Saturday, December 16, 2017

Getting true color in editing images

It has been three months since I received my ViewSonic VP2468 monitor designed especially for photographers like me. It has now become permanent part of my editing process. I used to edit a lot on my laptops which provides the flexibility of editing during spare time on my travels. These editing were mostly for social media posting, and hence used to be in small resolutions, typically around 1200px on longer side at 100dpi. Small sizes allow you to get away with many flaws. But whenever the images were to be sent for printing, or to some competition in large sizes, then the flaws of laptop editing became obvious. Believe me, when you blow up, the colours that looked OK in your FB or Instagram post, may look terrible. Colour is one of the factors that can make or kill your image.

A typical LED monitor we use in desktop generally produces about 60-70% of sRGB colour space. Laptops fares worse. This means, despite shooting in Adobe RGB, we were losing 30-40% of colours in editing, which is substantial for quality print. As a nature photographer, the variations in shades of green and greys are very important in my images. If you are not able to see the grade variations, then at time you lose on impact the image could have made. In my next upgrade, I wanted a monitor that can match my output requirement, preferably one made for photographer.

On exploring market, most of the monitors targeted at photographers were found to be exorbitantly priced. Often as a photographer you feel like spending that kind of money on things like upgrading your on accessories or save for your next lens. The monitor, despite being of such importance is forced to take a back seat. We tend to forget that monitor is that key link that is going to reproduce what one had seen and captured in camera. Once you understand the gravity of this, you are bound to go for a photographer’s monitor. And there sits the ViewSonic VP2468. A very affordable monitor meant for photographers that produces nearly 100% of sRGB colour space, and comes factory colour calibrated along with test reports.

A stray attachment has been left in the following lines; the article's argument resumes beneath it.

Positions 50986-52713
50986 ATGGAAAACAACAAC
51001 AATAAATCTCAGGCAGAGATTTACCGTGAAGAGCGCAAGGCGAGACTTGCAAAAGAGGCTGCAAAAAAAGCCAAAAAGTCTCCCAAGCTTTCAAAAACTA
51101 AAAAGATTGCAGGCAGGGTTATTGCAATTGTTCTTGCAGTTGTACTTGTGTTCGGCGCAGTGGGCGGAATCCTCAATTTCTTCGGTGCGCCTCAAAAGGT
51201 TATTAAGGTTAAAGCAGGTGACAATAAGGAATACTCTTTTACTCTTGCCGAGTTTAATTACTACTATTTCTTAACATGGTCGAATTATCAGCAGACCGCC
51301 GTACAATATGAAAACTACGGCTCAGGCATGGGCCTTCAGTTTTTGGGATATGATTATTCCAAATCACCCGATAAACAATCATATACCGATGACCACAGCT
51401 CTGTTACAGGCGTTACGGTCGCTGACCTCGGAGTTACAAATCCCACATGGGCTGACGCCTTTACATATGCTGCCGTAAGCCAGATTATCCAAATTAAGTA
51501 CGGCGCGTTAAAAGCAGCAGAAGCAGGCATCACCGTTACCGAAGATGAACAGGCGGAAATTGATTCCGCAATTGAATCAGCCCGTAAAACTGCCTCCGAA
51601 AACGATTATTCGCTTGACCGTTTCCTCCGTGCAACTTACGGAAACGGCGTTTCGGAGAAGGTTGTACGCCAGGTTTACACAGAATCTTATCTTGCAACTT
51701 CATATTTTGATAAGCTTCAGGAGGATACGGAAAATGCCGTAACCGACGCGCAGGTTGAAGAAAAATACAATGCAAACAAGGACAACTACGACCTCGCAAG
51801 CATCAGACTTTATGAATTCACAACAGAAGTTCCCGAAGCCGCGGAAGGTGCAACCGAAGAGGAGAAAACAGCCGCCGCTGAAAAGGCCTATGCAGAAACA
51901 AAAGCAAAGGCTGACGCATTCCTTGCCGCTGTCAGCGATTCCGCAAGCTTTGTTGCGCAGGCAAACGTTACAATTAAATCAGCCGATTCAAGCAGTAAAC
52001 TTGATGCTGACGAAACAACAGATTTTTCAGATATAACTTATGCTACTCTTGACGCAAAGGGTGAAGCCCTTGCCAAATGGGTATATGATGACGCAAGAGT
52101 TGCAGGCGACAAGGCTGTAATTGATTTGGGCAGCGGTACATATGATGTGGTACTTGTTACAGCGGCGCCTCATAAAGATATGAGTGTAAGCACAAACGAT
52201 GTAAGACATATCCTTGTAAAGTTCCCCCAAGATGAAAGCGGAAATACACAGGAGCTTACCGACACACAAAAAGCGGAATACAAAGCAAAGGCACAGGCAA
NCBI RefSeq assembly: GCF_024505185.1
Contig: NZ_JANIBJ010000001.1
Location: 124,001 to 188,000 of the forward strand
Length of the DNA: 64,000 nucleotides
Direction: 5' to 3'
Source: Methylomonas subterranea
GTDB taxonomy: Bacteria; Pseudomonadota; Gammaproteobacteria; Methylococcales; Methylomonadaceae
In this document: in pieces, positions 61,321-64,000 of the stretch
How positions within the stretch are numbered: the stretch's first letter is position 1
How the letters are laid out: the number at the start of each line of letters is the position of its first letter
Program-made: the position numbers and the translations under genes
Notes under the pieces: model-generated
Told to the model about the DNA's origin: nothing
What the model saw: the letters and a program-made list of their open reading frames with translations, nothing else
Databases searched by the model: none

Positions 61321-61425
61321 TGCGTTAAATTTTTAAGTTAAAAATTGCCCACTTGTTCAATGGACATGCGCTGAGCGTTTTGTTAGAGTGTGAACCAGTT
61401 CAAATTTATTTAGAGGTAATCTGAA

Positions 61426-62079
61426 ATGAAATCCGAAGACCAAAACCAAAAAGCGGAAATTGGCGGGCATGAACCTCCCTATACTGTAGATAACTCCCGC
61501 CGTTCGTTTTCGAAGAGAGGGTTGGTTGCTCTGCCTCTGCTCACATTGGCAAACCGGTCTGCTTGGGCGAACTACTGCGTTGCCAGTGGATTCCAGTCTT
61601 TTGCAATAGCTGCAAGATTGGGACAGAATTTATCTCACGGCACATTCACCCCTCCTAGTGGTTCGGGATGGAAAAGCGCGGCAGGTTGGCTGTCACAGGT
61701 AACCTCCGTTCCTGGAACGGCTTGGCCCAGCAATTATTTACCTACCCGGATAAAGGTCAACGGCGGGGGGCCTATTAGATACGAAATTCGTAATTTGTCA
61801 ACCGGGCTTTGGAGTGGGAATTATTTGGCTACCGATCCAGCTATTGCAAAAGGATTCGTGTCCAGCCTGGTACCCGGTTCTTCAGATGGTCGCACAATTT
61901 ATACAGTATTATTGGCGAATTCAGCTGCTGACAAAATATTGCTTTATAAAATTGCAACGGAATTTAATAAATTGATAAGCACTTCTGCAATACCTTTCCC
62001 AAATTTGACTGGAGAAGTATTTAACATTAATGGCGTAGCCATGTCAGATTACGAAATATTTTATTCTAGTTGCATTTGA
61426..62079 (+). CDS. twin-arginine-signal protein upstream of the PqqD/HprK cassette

When I got the opportunity to work on the ViewSonic VP2468 monitor, my first reaction was wow. Images were just popping up. Colours are so vibrant as if it enthuses a new life into images. My immediate reaction was to reopen some of my earlier edited images. I started hating some of them as colours were way off. I started re-editing them on the VP2468. Here is an example.

Difference in colours editing in ViewSonic VP2468 vs Laptop

The VP2468 has many functionalities which I am yet to explore. The basic controls are enough for me as a photographer. Let the monitor take away many of my worries and concentrate on getting that perfect moment. VP2468 comes with a host of ports on its back. I have connected it to my Dell workstation with a HDMI cable. Another outstanding feature is the Auto Pivot where you can rotate the monitor to view vertical frames in full screen. There is an auto pilot software to facilitate this rotation. Despite some great feature, few ergonomics are missing in the design. You can expect small flaws at this price point. If I am missing something as of now is an inbuilt speaker. But it does what it is meant to deliver – true colour. The VP2468 is going to stay put in my table for a long time.

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